Interviews SIFF

SIFF interview: We Take the Low Road is the anti-capitalist revenge fantasy you need

Last week, I read a take about Congresswoman Alexandria Ocasio-Cortez grilling a CEO from big pharma company Gilead about the exponential and rapid increase in cost for drugs in a committee hearing. It ended by saying “The government’s failing to adequately shield consumers from companies like Gilead is a continuing tragedy, but at least with Democrats in control of the House, every once in a while we’ll get to see a CEO sweat.”

The great new film We Take the Low Road, which is making its world premiere at the Seattle International Film Festival Thursday night, is a revenge fantasy that provides far more catharsis than watching the freshman congresswoman’s YouTube-able moment. The movie stars Rich Morris, Brian Sutherland, and Amanda Viola, and SIFF describes the plot as such:

After a leak reveals that the medical industry conspired with politicians to dramatically increase prices and exploit the ill, and names the corporate villains who profited, three vigilantes take justice into their own hands in this grisly Western thriller set among the grassy hills and burnt yellow hues of Eastern Washington. The three would-be murderers—a vengeful son, a quick-witted mechanic, and a cash-strapped friend—slip on crazed animal masks and hit the road with a name and address. Their motivation: revenge, righting injustice, and…well…cash.

We Take the Low Road was directed by Domenic Barbero and Jerry Spears, and it’s their first feature. I spoke with Barbero earlier this week in person, and Spears answered some questions via e-mail.

I loved the movie and I’m wondering was there any one incident, like Martin Shkreli or Joe Manchin’s daughter (who, as CEO of Mylan, gave the lifesaving EpiPens a 500% increase) or anything that just made you think that this is a great idea for the movie? Because it absolutely is.

Domenic: Not one thing in particular. Jerry, the co-director, his mom had been going through a really tough legal battle with medical insurance companies. She’d been struggling with getting medication for cheap, because of her injury she was unemployed basically going down. I’ve had similar things in my life with some family members. When we sat down to write this movie, we said, “okay we want to make a movie about, you know a road movie that’s got some fun dialogue. What can we do in the premise of that to make it important and cover all of these things that had been going on with Jerry and I. It’s like, lets just take a moment and maybe we can make this a piece about going after pharma and medical insurance in some way. Make them see that it sucks for everyday people.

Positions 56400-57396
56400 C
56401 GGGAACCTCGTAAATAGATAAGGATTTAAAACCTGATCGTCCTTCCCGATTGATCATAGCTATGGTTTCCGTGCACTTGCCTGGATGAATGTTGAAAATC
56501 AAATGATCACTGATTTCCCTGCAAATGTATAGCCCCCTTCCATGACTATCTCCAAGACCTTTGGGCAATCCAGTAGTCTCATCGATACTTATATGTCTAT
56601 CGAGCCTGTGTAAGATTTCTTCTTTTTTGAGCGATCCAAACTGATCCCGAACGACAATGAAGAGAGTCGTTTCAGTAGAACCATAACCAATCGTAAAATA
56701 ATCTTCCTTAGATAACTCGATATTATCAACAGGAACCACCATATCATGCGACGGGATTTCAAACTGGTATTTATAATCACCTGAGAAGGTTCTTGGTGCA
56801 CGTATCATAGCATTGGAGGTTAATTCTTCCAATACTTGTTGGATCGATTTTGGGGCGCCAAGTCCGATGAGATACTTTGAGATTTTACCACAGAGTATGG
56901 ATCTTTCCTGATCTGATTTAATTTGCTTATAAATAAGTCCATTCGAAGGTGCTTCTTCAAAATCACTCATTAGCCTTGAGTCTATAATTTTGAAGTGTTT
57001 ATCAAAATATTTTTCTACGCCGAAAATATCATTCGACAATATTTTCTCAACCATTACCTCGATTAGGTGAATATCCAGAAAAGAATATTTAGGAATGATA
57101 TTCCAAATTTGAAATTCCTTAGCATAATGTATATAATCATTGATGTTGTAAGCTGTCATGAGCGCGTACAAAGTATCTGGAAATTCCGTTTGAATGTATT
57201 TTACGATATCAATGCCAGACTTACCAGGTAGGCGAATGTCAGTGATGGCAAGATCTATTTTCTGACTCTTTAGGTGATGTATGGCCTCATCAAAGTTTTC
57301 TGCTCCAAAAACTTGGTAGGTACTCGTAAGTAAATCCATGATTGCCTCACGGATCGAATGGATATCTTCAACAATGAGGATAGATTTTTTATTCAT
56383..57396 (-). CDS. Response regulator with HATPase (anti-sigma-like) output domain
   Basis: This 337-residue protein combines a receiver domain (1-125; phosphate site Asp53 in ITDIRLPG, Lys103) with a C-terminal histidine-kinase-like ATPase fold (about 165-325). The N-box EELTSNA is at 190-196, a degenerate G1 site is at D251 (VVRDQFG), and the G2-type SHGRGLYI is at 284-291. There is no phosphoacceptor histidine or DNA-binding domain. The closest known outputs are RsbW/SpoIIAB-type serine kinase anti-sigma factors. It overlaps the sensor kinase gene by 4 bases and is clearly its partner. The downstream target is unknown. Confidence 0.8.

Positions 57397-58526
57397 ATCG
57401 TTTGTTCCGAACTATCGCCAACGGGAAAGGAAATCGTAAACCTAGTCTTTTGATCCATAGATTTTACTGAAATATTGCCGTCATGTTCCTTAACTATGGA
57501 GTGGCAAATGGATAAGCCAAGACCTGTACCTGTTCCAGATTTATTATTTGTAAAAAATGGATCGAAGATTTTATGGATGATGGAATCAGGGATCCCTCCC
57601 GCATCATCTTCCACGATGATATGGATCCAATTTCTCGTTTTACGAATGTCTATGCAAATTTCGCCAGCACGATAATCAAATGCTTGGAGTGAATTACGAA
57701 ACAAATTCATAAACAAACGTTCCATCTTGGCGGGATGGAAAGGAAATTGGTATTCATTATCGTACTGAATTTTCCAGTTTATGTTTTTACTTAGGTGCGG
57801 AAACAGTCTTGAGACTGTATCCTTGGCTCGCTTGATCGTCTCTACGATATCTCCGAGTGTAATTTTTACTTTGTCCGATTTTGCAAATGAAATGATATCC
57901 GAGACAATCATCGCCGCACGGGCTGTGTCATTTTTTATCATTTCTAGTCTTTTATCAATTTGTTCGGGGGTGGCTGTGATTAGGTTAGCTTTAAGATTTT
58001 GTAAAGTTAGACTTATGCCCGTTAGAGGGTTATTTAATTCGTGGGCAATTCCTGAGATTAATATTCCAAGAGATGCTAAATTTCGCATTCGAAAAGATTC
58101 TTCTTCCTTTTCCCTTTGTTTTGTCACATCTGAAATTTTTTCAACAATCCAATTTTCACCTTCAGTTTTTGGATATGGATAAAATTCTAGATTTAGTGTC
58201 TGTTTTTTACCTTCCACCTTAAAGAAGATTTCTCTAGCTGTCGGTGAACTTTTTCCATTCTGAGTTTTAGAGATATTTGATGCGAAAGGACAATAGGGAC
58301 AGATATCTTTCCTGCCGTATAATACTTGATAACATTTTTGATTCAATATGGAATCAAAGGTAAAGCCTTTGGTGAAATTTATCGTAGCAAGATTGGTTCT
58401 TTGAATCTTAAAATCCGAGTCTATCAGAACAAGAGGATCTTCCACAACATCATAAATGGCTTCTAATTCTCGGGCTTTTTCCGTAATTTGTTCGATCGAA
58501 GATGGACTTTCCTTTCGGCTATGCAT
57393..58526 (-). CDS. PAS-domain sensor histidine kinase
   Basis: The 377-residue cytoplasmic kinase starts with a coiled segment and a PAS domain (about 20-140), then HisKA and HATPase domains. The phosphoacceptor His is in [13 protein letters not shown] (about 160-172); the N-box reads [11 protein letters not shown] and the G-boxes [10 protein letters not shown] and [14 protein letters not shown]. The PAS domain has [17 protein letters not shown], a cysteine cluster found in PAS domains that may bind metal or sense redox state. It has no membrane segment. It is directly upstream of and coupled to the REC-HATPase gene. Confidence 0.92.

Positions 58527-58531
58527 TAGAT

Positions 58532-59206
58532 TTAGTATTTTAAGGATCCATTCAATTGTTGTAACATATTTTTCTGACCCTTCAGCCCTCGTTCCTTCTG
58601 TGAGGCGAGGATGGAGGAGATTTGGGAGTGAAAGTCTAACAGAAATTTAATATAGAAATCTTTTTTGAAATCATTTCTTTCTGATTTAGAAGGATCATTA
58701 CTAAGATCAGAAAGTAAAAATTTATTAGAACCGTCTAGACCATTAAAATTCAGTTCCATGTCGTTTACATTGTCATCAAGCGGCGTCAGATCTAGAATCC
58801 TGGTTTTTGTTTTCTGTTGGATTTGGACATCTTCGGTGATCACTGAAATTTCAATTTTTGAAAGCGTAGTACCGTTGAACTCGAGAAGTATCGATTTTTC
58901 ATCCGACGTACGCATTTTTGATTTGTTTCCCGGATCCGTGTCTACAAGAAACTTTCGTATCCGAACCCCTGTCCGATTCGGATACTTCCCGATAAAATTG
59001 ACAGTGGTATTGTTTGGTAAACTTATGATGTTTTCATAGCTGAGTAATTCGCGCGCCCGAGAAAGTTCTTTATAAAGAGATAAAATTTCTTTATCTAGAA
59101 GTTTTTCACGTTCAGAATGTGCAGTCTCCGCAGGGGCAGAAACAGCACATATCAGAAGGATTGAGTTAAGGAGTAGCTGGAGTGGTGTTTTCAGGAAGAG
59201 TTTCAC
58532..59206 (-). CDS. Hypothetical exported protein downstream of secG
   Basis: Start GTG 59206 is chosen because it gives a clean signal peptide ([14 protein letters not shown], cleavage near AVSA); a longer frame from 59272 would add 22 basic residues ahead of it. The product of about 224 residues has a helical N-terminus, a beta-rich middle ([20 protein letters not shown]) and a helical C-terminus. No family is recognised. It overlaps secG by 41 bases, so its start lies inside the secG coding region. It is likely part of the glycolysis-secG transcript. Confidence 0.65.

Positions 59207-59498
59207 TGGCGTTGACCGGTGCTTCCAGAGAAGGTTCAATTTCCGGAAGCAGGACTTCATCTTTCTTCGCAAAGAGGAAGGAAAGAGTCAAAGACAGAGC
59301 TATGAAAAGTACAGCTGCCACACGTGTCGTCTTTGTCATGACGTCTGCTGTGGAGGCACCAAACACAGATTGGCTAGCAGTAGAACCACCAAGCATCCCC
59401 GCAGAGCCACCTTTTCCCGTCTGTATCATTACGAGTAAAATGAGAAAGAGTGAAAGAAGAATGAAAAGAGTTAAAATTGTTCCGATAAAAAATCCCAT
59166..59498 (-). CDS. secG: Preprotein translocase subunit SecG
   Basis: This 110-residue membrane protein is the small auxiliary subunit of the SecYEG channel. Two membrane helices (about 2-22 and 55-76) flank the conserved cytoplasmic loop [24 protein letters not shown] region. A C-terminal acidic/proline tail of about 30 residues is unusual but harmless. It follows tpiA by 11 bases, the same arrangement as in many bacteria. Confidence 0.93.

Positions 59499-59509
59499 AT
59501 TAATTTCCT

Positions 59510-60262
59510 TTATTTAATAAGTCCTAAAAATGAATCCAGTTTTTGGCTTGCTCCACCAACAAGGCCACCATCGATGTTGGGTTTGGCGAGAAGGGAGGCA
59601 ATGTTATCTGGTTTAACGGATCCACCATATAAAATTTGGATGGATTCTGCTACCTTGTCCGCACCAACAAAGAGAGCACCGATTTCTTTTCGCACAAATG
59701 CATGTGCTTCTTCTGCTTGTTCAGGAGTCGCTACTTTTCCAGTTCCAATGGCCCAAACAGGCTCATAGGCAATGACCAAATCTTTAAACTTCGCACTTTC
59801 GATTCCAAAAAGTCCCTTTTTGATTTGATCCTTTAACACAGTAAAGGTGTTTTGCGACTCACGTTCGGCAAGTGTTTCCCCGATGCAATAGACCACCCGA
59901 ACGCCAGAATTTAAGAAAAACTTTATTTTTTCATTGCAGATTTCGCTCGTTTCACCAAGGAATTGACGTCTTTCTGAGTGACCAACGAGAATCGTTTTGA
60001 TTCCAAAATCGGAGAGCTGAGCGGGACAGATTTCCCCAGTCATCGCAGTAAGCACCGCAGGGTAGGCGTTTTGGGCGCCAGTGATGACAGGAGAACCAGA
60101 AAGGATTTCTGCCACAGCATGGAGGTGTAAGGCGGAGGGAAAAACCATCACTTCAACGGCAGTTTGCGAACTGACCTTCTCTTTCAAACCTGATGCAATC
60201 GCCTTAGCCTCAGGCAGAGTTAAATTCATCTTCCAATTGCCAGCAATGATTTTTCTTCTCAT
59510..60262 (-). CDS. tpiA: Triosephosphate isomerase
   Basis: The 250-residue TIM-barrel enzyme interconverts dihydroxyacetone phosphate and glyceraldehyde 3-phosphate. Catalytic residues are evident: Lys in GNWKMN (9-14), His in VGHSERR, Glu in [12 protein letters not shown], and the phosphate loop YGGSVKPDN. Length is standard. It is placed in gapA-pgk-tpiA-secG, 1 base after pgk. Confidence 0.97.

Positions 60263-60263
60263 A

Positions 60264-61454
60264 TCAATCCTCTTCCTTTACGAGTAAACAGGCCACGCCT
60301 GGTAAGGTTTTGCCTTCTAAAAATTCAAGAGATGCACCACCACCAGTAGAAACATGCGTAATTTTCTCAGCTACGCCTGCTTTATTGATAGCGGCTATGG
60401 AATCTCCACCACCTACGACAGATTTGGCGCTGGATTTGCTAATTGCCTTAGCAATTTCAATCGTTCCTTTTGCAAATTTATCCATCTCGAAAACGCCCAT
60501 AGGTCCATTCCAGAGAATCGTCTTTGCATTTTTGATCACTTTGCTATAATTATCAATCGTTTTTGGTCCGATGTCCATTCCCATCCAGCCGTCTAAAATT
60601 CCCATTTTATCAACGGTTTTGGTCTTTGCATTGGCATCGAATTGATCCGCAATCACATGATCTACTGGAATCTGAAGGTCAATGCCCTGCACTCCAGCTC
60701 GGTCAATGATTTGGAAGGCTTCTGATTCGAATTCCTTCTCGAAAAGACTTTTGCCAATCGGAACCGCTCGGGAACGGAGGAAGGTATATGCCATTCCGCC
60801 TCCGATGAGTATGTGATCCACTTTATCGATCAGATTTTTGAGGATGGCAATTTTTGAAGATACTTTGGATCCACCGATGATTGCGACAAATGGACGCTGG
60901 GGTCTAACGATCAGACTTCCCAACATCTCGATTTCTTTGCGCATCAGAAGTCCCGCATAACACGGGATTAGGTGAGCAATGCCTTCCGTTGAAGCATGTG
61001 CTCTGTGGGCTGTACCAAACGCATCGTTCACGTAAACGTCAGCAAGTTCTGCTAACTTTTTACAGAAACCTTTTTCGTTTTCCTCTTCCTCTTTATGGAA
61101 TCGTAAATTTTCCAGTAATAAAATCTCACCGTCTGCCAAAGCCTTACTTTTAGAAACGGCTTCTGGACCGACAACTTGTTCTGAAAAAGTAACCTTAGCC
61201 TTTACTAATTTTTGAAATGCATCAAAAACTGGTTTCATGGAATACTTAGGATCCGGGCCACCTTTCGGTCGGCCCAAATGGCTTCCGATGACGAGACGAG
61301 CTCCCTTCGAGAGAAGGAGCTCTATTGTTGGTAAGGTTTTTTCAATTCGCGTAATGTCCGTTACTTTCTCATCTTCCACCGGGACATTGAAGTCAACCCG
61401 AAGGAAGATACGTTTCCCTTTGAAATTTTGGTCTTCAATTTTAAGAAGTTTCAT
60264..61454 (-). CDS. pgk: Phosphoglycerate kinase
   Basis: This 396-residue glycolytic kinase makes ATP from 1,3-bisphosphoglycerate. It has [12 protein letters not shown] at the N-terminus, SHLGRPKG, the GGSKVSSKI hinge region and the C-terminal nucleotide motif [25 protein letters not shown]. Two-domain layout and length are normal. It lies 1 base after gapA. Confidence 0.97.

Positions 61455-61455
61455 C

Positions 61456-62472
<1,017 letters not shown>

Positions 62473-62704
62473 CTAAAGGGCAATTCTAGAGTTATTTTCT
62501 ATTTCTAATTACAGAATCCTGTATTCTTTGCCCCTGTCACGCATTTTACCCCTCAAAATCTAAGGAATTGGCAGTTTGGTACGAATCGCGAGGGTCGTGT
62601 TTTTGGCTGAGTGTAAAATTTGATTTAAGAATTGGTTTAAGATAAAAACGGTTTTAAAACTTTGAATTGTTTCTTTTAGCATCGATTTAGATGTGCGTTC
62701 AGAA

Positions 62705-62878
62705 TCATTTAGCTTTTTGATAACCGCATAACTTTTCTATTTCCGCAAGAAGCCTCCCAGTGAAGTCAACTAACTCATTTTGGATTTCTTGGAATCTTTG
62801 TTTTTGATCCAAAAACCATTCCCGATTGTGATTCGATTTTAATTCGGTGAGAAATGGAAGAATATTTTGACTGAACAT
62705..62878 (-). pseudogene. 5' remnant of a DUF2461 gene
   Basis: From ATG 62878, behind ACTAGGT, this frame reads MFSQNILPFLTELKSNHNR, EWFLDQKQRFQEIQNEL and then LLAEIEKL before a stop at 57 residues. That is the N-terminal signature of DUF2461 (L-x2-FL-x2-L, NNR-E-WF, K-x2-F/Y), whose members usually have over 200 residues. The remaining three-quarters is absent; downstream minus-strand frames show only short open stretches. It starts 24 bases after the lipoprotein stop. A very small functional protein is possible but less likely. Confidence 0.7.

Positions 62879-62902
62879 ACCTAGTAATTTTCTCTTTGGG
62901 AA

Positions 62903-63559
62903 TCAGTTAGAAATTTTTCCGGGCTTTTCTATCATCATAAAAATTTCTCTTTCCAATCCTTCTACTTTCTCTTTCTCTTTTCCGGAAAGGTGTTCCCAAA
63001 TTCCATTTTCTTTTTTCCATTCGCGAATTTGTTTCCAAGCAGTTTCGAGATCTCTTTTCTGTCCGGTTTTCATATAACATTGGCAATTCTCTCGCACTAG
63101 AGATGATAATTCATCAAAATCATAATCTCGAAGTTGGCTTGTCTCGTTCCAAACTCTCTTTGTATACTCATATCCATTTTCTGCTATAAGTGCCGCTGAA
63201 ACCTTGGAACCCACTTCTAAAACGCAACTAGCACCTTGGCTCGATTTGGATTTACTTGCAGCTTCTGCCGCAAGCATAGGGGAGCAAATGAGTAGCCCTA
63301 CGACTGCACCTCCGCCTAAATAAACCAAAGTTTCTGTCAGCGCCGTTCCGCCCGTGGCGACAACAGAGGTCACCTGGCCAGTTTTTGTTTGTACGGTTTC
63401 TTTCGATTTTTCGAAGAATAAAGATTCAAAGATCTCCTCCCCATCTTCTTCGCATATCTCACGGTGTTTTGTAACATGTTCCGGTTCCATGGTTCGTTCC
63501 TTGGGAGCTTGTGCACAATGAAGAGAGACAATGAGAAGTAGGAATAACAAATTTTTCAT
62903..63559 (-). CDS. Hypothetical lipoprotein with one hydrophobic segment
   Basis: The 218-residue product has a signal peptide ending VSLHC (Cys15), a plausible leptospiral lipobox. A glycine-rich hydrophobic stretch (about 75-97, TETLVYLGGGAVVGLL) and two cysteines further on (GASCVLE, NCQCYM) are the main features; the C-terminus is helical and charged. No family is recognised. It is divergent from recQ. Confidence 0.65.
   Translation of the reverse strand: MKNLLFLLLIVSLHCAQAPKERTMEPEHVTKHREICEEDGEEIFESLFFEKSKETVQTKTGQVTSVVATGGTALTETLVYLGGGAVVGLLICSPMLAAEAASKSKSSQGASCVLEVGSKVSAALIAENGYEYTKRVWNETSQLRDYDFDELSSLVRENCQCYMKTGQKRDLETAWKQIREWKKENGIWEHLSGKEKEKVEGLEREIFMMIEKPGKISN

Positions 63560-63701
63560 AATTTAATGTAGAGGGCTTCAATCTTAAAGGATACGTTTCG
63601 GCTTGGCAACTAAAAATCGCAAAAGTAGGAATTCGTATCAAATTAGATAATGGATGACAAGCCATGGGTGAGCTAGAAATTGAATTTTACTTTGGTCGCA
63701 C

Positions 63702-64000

Jerry: For nearly twenty years my mother paid into her company provided Liberty Mutual Insurance. She paid for both short term and long term disability. She never used it, but she wanted it just in case something happened. In May of 2016 something happened. She was on a trail ride at a dude ranch with my family when the horse she was on bucked her off. She shattered both of her hips, cracked her pelvis, broke nine ribs, punctured her lung and sustained a head injury. After her short term disability ran out her doctor would not clear her to go back to work, he wrote in the paper work that she “should not return to work because she may not be able to preform her duties.” The insurance company said “He didn’t say you could NOT go back to work. Which means you can go back to work.” Her company wouldn’t allow her to return to work, and her insurance company wouldn’t pay her long term disability. That meant she had no income at all which is stressful enough, but she was also coming to terms with all of the ways her life would be different because of the injuries she sustained. Like so many people, I think my mom is the sweetest/nicest person I’ve ever known, and it’s hard to describe the helplessness you feel watching a love one go through an injustice like that. We had no recourse. That kind of helplessness in the face of injustice can take your mind to a dark place.

At the same time, post the 2016 election, Domenic and I, like so many people, were wondering where is all of this headed. It felt like we were headed for a civil war. For us, the question quickly became if there was a civil war, what would it look like? It’s not going to be states vs states or north vs south. It’s going to be neighbors vs neighbors. If that is the case, what do those terms of surrender look like? How do you win that war. The public gets drummed up into a frenzy about missing emails or the “Access Hollywood” tapes, which are all distraction pieces to the real story of America. In this country, there are haves and have-nots. Health care epitomizes the nonpartisan issue that any American should be able to get behind. No one should die needlessly, but they do. According to a recent Harvard study, around 45,000 people die every year because they lack health care. That’s what sparked the premise of Low Road

It’s such a fascinating movie to me because I got this vicarious thrill from watching it that I don’t get in a lot of movies. I watched the Avengers movie a couple of weeks ago, and it was awesome seeing everyone kick Thanos’ ass, but there’s so much more satisfaction seeing a pharma executive getting tortured.